The public are informed about what is in their food by the labelling. Any nitrates or nitrites that are in food do appear on the label, so the public can make an informed choice. But I repeat what I said to the noble Baroness, Lady Ritchie, about the importance of getting a balanced view: there is not a clear scientific link between colorectal cancers and these additives. Of course, we must be mindful that these additives protect consumers from conditions such as clostridium botulinum, which, I repeat, can be fatal.

My Lords, I declare my interests as set out in the register. Is the Minister aware that the vast majority of large pig producers in East Anglia set the highest possible standards and have also done all they possibly can to reduce run-off into watercourses? Surely, the challenge now is to make sure that smaller producers also follow these very high standards?

My noble friend is absolutely right: we want to see improved animal welfare standards, productivity and growth across the agricultural sector. In East Anglia, where the majority of our larger pork enterprises exist, huge strides have been taken. As of yesterday, the pork price was about £1.98 per kilo, which is considerably up on where it was last February, when it was around £1.37. This is a massive improvement, but many pig producers are still finding that their costs of production exceed their income. The Government are doing all we can to make sure that they are a profitable part of our farming sector.

If noble Lords will forgive me, I will take this opportunity to “do a Lord West”. The noble Lord seems to be able to get ships in everywhere. Can I get poverty in here? Is the Government going to bring home the bacon for the neediest among us?

The noble Lord is a genius for how he wove that in. He is absolutely on the same page as the Government, who are doing all we can to help household income across the board. Compared with previous decades, food has been a relatively small element of household expenditure, but it is nevertheless significant and it has been affected by inflation. But just concentrating on food is not enough; we need to look at the whole area of household expenditure, which of course includes energy and other elements.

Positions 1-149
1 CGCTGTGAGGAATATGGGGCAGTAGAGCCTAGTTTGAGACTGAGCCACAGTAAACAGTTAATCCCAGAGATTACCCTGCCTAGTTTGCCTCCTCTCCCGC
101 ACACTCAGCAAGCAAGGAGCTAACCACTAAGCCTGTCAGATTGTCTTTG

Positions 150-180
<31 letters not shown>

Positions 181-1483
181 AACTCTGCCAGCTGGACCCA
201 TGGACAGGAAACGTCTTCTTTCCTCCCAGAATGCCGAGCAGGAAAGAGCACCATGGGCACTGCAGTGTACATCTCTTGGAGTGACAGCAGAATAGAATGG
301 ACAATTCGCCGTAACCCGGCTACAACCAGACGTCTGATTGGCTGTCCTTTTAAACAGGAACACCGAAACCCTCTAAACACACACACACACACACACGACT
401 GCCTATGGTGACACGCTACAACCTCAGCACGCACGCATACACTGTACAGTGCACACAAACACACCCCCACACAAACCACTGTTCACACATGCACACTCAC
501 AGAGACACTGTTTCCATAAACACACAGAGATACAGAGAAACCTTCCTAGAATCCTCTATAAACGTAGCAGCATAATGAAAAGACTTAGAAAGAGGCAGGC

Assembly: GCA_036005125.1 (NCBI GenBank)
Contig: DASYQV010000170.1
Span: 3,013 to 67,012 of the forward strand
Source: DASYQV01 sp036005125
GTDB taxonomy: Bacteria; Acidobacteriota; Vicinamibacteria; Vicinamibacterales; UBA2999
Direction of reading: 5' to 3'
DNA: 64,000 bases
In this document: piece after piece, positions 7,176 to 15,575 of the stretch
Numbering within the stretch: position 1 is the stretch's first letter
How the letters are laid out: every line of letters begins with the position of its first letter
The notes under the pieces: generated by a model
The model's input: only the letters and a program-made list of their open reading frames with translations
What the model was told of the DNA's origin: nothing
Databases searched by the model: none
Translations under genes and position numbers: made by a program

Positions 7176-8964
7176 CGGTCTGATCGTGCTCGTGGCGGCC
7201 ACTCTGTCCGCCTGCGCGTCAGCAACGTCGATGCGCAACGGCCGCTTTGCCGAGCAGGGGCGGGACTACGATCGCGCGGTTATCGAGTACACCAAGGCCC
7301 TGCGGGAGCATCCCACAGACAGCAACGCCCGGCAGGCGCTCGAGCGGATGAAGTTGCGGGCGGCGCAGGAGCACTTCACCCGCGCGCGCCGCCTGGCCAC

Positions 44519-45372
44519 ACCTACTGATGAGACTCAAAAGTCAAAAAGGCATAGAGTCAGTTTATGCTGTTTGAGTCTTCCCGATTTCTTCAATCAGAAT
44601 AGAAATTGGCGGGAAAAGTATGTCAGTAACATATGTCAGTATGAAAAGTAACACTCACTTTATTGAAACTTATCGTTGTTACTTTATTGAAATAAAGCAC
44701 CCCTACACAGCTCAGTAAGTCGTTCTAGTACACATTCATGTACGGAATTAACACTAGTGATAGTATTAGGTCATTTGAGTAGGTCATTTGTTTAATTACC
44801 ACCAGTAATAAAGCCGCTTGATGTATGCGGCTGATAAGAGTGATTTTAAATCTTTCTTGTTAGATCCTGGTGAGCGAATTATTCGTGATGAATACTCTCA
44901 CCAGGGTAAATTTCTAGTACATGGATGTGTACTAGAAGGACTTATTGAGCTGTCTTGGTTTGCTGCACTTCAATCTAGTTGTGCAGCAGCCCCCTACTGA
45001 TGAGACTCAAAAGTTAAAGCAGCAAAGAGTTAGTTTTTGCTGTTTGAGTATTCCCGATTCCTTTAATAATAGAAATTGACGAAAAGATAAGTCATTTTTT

My Lords, while we must not cause alarm by overstating any risks posed by nitrates and nitrites in bacon and other cured meats, we cannot deny that a growing body of evidence links these chemicals to various illnesses. Although we may not have an appetite for a full ban, many other countries are taking clear steps to limit the use of nitrates and nitrites in pork products. So does the Minister see any future reputational risks for UK products if other countries move forward and adopt more stringent measures and we do not?

We work very closely with the European agency that does this. It is quite wrong for Ministers to make sweeping decisions on this; it has to be on the basis of evidence. The Food Standards Agency is the lead on this, and it has given Ministers clear information. The 2015 IARC report stated that how cancer risk is increased by processed meat consumption is “not yet fully understood”. How processed meat is cooked—for example, the temperature—and some natural components in the meat itself could be contributing factors. As the noble Baroness said, other foods naturally have large amounts of nitrates: chard and broccoli are but two.